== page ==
In a city where it feels like it’s always summer, Miamians know it’s important to keep hydrated (and also caffeinated) making the beverage selection a very important one.
From strong coffee to start the day, to frozen cocktails on the sand, and milkshakes that could easily replace a meal — Miami’s love affair of beverages knows no bounds. Below is the unofficial, highly-opinionated guide to the eight best drinks Miami has to offer that keep the Magic City thriving and hydrated.
Made originally in the heart of Hialeah, this pineapple soda found its way from Cuba to the states and has been in the hearts of Miamians ever since. Jupina is a carbonated sweet pineapple soda whose name is a clever shortened version of “jugo de pina” aka juice of pineapple. Consider this the soda version of a pineapple pixie stick when it comes to its level of sweetness. Find Jupina at supermarkets and Cuban restaurants all over the city.
7. Miami Vice
The quintessential Miami cocktail is also the perfect beachside cocktail. The rum-based concoction is not inspired by the show — it actually came first — but by the city itself. The Miami Vice is a marriage of a strawberry daiquiri and a pina colada made with dark rum, light rum, coconut cream, pineapple juice, simple syrup, bitters, and strawberries. More often than not it’s served frozen, though the original recipe calls for crushed ice and a layering of the cocktail ingredients over the muddled strawberries. Head over to any beach-front bar or hotel to find this appropriately named Miami classic.
6. Rum Runner
With its origin just a few miles south in the Florida Key of Islamorada, it is a no brainer for Miami to adopt the Rum Runner as one of its own. Named after the brave souls who smuggled rum during Prohibition, the Rum Runner’s origin is result of Holiday Isle’s Tiki Bar creating a strong punch to move its large inventory of rum on hand. Made with a combination of light and dark rum, pineapple juice, orange juice, banana liqueur, blackberry liqueur, and a splash of grenadine, it’s a fruity concoction that is certainly stronger than it tastes. Head to the newly renovated Tiki Bar at Postcard Inn (84001 Overseas Highway) for the authentic experience about an hour outside of Miami, or Monty’s Raw Bar (2550 South Bayshore Drive) where the drink is a popular happy hour choice.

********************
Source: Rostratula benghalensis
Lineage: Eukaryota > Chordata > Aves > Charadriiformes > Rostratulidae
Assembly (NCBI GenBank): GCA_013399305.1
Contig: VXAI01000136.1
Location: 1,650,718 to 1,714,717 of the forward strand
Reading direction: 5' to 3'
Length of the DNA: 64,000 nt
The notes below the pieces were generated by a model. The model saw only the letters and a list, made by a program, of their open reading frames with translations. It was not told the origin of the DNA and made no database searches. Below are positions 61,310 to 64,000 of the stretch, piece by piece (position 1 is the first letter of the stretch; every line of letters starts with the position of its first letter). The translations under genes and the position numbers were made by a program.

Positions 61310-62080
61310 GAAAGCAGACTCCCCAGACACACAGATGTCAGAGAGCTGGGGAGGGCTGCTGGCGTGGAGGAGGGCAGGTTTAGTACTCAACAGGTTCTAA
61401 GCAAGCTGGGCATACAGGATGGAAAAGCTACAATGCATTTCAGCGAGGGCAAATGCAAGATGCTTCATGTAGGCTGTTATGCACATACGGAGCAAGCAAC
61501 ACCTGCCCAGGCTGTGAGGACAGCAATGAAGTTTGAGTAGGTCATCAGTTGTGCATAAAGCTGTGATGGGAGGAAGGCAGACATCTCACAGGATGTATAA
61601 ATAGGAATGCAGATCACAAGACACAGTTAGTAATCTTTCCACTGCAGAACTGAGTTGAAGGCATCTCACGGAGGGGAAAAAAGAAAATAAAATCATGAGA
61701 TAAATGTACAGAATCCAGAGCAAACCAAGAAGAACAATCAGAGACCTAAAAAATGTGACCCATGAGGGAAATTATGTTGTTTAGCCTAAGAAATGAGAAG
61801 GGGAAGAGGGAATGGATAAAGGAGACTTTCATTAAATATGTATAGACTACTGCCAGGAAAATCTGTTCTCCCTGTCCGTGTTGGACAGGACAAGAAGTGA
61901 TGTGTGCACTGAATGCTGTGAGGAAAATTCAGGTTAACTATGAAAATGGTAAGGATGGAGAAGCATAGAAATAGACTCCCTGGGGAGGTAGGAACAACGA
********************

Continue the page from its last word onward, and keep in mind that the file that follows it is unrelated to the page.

5. Strawberry Milkshake
So maybe Miami didn’t invent the strawberry milkshake, but with places like Robert is Here (19200 SW 344th Street) and Knaus Berry Farm (12741 SW 216th Street) it certainly feels like Miami has perfected it. There’s just something special about a milkshake made with strawberries grown just a few feet away. Every Miamian knows a trip down to south Miami-Dade to neighborhoods like Homestead or the Redlands deserves a road-side farm stand stop for a fruit milkshake — most often those of the strawberry variation. While Robert is Here and Knaus Berry Farm are the most well-known, chances are most fruit stands that sell strawberries and make milkshakes are ready to serve up a tasty one.
4. Cafe con Leche
A cafe con leche is how many Miami coffee drinkers got their start. Cafe con leche, or coffee with milk, is a shot of very strong coffee (typically a cafecito or espresso shot) inside a glass of frothed warm milk. It’s very similar to a latte, and is often used to dip Cuban toast into at breakfast. If it’s being made by someone’s abuela, don’t be surprised if condensed milk is used instead of regular milk to give this caffeinated delight an extra touch of thickness and sugar. Every grandmother in town, along with anywhere who serves Cuban coffee, can make a proper cafe con leche.
Unlike a frozen daiquiri (though Miami does love those), this classic cocktail is served straight up. The citrusy drink made with light rum, lime juice, and simple syrup, and is another libation from Cuba that Miami has embraced as its own. It’s the ideal drink to sip during happy hour while catching up with friends, or for those desiring a stronger drink on a warmer evening. Order one (or several) of these at any bar in the city or try the drink at Cafe La Trova (971 SW 8th Street) where it will be made by a classically trained Cuban cantinero.
Miami loves its Cuban influences, especially when it comes to beverages. This simple cocktail can be found on most menus and may be one of the most Miami drinks on the scene. It’s a traditional Cuban highball made with light rum, sugar, lime, mint, and soda water, that is first muddled with mint and lime in the bottom of the glass before adding the rest of the ingredients. It’s the kind of herbaceous cocktail that can keep up with the eternal summers found in Miami, due to its light and sippable nature. Head over to Little Havana’s Ball & Chain (1513 SW 8th Street) to order the most well-known version of this adopted Miami beverage.
The number one essential drink in Miami is the one that can be found no matter the time of day — from first thing in the morning, in the afternoon (sometimes specifically 3:05 p.m.), or even after dinner, chances are the smell of a strong cafecito fills the air somewhere within a 500 foot radius. Significantly stronger than a regular shot of espresso, this Cuban espresso is the fuel that keeps Miami running. When it comes to cafecito, everyone knows the importance of the espuma (a sweet foam created on top of the coffee made by mixing sugar with the first few drops of coffee that comes out of the pot). Veteran cafecito drinkers can handle several shots of this slightly sweetened coffee a day, but if it’s being served to someone for the first time — it’s always nice to warn them of the possible heart palpitations they may experience soon after. Just follow the scent of coffee to the nearest ventanita to order this Miami staple.